Thomas says another important factor in building best-in-class teams is training and upskilling existing people. Rather than making individuals apply for their job all over again when teams move to an agile approach, Sun Life trains its people to shift to new ways of working so everyone is on the same journey. When new people are hired, Thomas says everyone plays a role in training, creating new learning, and growth opportunities.

“Whether you are a technologist or someone in the business, now you’ve got a new role — a kind of product owner — which was not something we had before. We’re shifting to new ways of working and giving everybody an opportunity to learn and be part of it.”

Photo via #WOCinTech Chat

When agile leaders focus on building culture, innovation wins

The biggest benefit of the approach Sun Life has taken, Thomas says, is the old days of “those guys in digital” being the only ones who know what’s changing are long gone.

Adaptability is also baked into Sun Life’s approach.

For example, during the pandemic, Thomas and her team experimented with ways of making it easier for clients to book virtual appointments with healthcare providers.

The result: Ella, a digital coach.

Ella is a voice interface that provides product recommendations and actionable, data-driven insights through personalized and intelligent nudges. Ultimately, it makes the process of booking virtual healthcare provider appointments easier via web, mobile devices, and using voice requests. Ella even enables clients to access their health and benefits information using Amazon Alexa.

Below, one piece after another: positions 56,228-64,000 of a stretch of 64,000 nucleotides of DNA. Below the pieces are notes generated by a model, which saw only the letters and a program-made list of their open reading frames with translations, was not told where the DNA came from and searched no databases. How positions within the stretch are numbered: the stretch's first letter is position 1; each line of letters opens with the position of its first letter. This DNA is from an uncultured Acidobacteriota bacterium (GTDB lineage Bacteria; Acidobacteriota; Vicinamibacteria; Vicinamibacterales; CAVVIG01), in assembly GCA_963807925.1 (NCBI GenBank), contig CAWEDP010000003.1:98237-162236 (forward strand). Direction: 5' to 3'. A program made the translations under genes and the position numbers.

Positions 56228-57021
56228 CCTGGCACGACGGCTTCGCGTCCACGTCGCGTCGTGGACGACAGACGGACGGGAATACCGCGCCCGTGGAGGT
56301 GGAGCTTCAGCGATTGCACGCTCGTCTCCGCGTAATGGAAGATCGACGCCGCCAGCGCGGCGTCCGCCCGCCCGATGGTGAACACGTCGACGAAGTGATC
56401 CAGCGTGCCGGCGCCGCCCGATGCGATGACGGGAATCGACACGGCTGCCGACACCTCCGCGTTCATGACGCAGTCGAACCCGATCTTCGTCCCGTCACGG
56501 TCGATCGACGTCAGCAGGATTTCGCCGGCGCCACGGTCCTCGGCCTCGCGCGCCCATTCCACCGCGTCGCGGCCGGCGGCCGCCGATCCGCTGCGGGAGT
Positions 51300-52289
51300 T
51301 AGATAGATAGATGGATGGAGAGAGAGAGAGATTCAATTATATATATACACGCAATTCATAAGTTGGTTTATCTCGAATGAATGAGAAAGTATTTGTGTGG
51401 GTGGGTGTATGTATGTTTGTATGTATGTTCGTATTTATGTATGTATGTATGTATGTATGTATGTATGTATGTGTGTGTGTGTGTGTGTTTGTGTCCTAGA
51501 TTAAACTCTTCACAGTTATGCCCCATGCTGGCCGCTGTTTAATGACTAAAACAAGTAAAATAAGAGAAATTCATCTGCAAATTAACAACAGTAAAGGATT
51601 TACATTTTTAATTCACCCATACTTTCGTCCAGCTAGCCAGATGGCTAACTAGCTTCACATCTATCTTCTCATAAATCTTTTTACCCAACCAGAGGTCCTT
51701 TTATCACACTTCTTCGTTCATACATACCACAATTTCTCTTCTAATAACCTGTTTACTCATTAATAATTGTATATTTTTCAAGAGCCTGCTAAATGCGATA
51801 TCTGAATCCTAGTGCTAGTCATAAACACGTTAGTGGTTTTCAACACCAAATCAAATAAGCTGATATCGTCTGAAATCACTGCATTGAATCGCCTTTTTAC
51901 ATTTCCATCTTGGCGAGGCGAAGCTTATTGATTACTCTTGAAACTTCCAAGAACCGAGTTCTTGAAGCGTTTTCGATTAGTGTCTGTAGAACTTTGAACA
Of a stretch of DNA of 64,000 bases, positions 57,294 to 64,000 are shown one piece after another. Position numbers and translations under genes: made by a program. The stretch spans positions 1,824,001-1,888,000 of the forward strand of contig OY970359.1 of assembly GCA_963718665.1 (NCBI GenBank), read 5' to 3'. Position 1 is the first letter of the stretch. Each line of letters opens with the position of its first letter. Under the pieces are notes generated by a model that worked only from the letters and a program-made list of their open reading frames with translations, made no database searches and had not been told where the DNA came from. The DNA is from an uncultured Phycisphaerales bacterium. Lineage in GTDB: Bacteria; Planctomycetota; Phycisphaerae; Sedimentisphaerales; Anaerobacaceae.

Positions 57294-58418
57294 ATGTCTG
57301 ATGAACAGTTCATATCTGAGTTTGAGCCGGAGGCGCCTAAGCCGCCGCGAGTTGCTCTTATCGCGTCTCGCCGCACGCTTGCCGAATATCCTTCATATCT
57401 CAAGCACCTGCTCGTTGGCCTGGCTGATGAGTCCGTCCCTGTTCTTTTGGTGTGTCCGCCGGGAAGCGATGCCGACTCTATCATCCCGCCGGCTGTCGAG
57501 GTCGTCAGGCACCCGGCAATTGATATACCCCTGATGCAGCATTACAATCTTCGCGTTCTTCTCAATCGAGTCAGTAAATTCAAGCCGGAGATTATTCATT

Sun Life says it is one of the first companies in the insurance and finance industries to implement a voice interface. Today, Ella has connected with clients more than 40 million times between January and March 2022.

And while it’s early days, Thomas notes that prototyping VR experiences and even virtual recruiting could be next on the docket. This could be especially promising, since much of Sun Life’s new talent consists of recent grads hoping to obtain a fresh perspective on emerging technologies.

“We are looking at the Metaverse now,” she explains. “Giving students a VR experience on what it’s like to work here and be in our building. We are trying to figure out what makes sense and the things that will make it easy for a client or employee to play with it and be interested.”

Innovation leaders pick their battles

While experiments are important for innovation, Thomas also advocates for prioritization, saying that it doesn’t make sense to try innovating everything.

“I was looking at quantum computing during the pandemic. We sent a couple of our developers on some quantum computing courses,” she explains. “When they came back, we learned that it’s still early days. We started looking at cases where quantum could help us, but nothing was really viable, because the technology is still early.”